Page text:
Still, there are other areas in which such an approach might not do much good, or possibly even some harm. One area in which the good it might do could be severely offset by unintended consequences is in job search. Governments spend billions helping people find jobs. I have little doubt that some of TACSI’s human design centred approaches could be of help here. But for each person for whom we find a job, won’t they just beat someone else to the same job? It’s quite likely that there are some net gains in lowering frictions, but to a substantial extent, most of the good done with each industrial success will be undone by someone else missing out. This is something one needs some theory to see. One might still support such action, but it will be a chastened kind of support. (Note that it’s hard to see any such unintended negative consequences in our family support work – indeed, there are many unintended positive consequences.)
There are plenty of similar examples in which individual social action is vitiated by unintended consequences. Lots of social enterprises seek to assist environmental outcomes. Yet there are powerful critiques of such actions. The first is the classic economic critique of the ‘directness’ of your action enunciated by Adam Smith.
One of the tropes of contemporary social activism is the appeal to users. Often in appealing to consumers and the public, the activist/social entrepreneur will make it all about the user. Thus rather than campaigning for a carbon price, the social activist appeals to users’ sense of responsibility. Thus they’ll talk about more responsible ways to live – and before you know it you’re driving a Prius. What’s there not to like? Well quite a lot actually. Priuses cost many thousands of dollars more than other smallish cars and you could almost certainly do more good to the environment by spending the same resources on planting trees. This degree of indirectness may not be so great, but often it really is. Of the premium paid for ‘fair trade’ coffee only a small fraction of it gets through to farmers – most of it going to the variously self-interested, and/or well-intentioned supply chain.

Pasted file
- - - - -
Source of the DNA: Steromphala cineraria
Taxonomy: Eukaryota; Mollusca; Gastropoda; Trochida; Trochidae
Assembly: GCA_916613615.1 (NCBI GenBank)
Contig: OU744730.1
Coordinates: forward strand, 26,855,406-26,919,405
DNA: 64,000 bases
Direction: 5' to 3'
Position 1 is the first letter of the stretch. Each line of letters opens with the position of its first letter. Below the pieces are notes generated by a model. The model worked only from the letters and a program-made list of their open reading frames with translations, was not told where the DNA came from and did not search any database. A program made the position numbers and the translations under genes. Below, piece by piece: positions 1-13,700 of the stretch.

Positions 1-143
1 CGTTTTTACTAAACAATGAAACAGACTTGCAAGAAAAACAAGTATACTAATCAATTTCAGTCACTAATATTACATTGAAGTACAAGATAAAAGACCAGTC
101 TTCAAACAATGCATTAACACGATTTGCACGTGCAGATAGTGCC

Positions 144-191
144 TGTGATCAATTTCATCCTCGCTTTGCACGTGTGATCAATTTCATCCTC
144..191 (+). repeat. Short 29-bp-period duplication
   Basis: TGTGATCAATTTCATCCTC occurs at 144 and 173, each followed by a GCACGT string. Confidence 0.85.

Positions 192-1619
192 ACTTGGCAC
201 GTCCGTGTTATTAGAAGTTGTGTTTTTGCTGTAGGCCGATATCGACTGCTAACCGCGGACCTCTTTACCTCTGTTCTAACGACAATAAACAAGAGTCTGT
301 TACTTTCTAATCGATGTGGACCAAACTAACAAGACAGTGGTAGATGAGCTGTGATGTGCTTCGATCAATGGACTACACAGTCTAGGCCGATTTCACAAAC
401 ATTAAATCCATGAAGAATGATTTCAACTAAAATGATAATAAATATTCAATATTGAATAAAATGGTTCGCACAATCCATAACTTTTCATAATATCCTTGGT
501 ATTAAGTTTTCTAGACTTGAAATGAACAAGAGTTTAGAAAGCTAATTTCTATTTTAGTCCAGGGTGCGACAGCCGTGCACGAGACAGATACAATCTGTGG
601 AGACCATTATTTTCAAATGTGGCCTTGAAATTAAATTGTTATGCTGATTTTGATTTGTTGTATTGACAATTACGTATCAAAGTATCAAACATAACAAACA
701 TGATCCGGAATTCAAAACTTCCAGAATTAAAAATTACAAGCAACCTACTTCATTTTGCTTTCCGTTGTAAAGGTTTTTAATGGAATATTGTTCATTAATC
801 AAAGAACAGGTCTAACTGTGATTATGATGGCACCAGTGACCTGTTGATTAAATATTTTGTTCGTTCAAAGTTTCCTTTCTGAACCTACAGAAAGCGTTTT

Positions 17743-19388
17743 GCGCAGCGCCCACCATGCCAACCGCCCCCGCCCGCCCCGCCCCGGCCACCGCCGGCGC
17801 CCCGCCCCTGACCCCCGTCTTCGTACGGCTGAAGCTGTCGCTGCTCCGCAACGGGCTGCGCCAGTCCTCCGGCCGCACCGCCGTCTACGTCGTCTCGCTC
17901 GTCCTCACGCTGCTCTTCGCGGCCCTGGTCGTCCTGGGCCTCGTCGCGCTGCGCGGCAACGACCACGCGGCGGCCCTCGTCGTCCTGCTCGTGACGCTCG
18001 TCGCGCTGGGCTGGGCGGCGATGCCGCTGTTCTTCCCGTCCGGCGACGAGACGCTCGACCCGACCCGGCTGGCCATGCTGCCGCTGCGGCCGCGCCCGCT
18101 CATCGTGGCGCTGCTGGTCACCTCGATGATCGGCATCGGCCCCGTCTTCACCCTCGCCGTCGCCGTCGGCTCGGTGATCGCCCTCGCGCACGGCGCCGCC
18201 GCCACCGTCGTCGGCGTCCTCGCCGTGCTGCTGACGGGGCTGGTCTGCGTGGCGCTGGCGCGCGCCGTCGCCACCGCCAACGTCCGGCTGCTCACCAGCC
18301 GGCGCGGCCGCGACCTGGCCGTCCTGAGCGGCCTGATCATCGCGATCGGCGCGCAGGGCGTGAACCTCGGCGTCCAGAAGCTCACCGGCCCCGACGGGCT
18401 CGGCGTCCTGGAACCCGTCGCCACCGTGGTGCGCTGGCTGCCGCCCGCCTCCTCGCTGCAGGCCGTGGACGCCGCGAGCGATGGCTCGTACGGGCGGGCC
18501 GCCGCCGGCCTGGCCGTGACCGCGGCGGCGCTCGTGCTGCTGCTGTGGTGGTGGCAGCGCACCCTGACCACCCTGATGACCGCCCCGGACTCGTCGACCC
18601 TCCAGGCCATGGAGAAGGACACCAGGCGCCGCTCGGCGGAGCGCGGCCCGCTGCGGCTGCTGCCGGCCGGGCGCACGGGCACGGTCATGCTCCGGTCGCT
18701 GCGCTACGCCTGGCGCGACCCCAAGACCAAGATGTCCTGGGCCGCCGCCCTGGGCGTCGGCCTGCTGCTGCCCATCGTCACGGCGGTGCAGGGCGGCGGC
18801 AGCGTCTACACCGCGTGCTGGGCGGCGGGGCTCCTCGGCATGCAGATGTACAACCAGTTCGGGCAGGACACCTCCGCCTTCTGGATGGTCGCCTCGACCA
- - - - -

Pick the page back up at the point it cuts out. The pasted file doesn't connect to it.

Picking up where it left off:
Indeed you may end up achieving precisely nothing. If you’re in a world in which nations are haggling over national targets, and your country has a target, then the emissions you save will be emissions that someone else can emit! Your sacrifice has achieved precisely nothing for the global environment, though it has redistributed income from those well intentioned enough to seek reduced emissions to those increasing them. (It’s lowered their cost of permits.) Likewise as Paul Collier argues, fair trade involves giving farmers “charity as long as they stay producing the crops that have locked them into poverty”. Sometimes this will be worse than useless.